Family Tree

By Beck

My husband and my oldest child were sitting on the kitchen floor yesterday, making corn dollies. My husband is the one to go to for any task that involves manual dexterity, and even though he came home from work very sick with a summer cold, he still patiently sat there making little heads, little arms, The Girl cheerful and industrious with him.

I read in a book, I told her, that some little pioneer children only had corn dollies for toys. She frowned, wrapping the corn bodice around her doll carefully. Where any of our families pioneers, she asked?

No, I said, not in that sense. I told her about my mother’s family, who had been early settlers to this area – but that was in the late 1800s. I told her about her great-great-great grandfather, who ran away from the priesthood to Canada with only a title from his aristocratic family with him, meeting her great-great-great grandmother on the boat – but that was still of relatively recently vintage. And her daddy’s family had come to New York City from Ireland. No pioneers, I said. And then I remembered – oh, my grandfather.

He vanished from our lives when I was one – not dying, but willfully removing himself away from everyone, moving away to the mountains of Arkansas. We would talk to him once a year on Christmas Day, saying awkward hellos to a complete stranger on the phone. And so my brother and I felt like we were growing up with only 3/4 of a family, that 1/4 of ourselves was missing.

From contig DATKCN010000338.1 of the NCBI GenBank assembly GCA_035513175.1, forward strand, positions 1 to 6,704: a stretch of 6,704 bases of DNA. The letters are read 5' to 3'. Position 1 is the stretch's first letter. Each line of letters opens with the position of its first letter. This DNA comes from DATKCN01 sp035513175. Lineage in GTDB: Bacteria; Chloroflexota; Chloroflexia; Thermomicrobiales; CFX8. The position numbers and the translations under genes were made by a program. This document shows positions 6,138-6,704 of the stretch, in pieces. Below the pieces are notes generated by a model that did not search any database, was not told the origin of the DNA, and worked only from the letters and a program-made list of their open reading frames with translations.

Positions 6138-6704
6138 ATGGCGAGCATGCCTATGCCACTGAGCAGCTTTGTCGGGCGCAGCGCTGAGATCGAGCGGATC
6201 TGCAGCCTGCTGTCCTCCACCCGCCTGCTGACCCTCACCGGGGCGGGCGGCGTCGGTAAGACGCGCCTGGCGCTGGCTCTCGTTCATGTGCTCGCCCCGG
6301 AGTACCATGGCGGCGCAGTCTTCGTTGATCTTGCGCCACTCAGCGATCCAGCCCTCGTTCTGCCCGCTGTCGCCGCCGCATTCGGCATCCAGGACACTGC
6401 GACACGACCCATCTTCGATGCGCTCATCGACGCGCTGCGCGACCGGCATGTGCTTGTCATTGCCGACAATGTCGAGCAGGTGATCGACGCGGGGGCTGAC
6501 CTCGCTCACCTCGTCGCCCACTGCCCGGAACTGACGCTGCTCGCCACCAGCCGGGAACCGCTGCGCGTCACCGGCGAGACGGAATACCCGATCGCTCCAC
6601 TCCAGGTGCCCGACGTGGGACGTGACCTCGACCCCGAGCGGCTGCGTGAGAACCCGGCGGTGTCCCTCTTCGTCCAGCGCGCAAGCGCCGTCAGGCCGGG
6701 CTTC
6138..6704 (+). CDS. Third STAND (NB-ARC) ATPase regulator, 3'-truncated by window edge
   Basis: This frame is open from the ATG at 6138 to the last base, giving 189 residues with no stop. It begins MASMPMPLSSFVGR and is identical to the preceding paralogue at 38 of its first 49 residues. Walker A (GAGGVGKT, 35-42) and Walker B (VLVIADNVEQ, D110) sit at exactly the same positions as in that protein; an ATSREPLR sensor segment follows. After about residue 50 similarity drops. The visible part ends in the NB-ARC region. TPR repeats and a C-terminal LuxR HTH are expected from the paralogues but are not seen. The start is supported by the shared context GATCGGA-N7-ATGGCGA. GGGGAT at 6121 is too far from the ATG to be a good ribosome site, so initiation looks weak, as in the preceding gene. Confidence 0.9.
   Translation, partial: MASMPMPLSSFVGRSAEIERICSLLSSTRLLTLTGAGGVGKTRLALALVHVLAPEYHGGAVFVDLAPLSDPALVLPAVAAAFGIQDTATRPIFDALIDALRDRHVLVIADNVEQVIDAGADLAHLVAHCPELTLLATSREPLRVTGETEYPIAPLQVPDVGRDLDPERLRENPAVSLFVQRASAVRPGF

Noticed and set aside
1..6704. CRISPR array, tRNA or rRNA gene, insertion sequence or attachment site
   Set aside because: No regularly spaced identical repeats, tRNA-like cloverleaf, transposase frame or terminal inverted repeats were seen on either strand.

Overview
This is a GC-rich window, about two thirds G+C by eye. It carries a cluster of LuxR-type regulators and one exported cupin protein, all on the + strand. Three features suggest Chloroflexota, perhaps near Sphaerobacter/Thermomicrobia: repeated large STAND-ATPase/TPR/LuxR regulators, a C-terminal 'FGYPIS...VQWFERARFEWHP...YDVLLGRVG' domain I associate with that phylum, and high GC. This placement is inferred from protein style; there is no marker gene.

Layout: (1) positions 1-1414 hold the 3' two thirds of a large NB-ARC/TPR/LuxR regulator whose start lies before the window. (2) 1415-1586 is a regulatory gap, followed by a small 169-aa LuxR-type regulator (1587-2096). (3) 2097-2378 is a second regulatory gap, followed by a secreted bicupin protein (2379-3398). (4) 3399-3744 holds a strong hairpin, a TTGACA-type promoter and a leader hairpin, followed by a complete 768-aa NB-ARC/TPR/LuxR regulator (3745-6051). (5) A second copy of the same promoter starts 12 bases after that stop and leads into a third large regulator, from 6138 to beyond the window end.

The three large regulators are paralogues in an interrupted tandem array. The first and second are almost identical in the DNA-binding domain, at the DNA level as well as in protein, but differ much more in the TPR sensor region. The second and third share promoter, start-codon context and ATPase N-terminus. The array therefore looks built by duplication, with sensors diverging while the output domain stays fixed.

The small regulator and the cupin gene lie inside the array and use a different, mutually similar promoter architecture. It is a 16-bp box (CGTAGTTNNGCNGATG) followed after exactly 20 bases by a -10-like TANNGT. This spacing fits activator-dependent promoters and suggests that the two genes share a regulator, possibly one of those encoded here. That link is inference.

He came from hardscrabble Illinois roots, coming out of deep poverty caused by his father’s death – he was hit by a train – and led a life of deep and somewhat terrifying adventure. I did not know anything about his family until I got old enough to look on my own, and then I found out that they had been there for hundreds of years, that yes, they had been pioneers. Maybe some little great-great-great-great-great grandmother was happy for corn season because it meant that she could sit there on the kitchen floor, making dollies. I will never know.

Looking at that picture, I’m not even sure which one is my grandfather – he’s one of the two younger standing boys, and something terrible will soon happen to him. You will run so far away, I think, looking at the little boys, at my own child’s deft hands, thinking of these vanished people, the holes these absences leave forever.

Find Beck blogging at Frog And Toad Are Still Friends.

22 Responses to Family Tree
  1. Mom24
    August 28, 2008 | 9:05 am

    What a powerful story. We know nothing about our families…beyond my husband’s and my grandparents. It’s sad. I wouldn’t have the foggiest notion of how to go about finding anything out either. Enjoy your precious roots, even as you wish they went deeper.

  2. saly
    August 28, 2008 | 9:14 am

    As always, well done. My dad has a half sister who he very seldom sees & a half brother who he hasn’t seen in probably 40 years. It doesn’t bother my dad but I can’t help but feel like something is missing.

  3. Mad
    August 28, 2008 | 9:34 am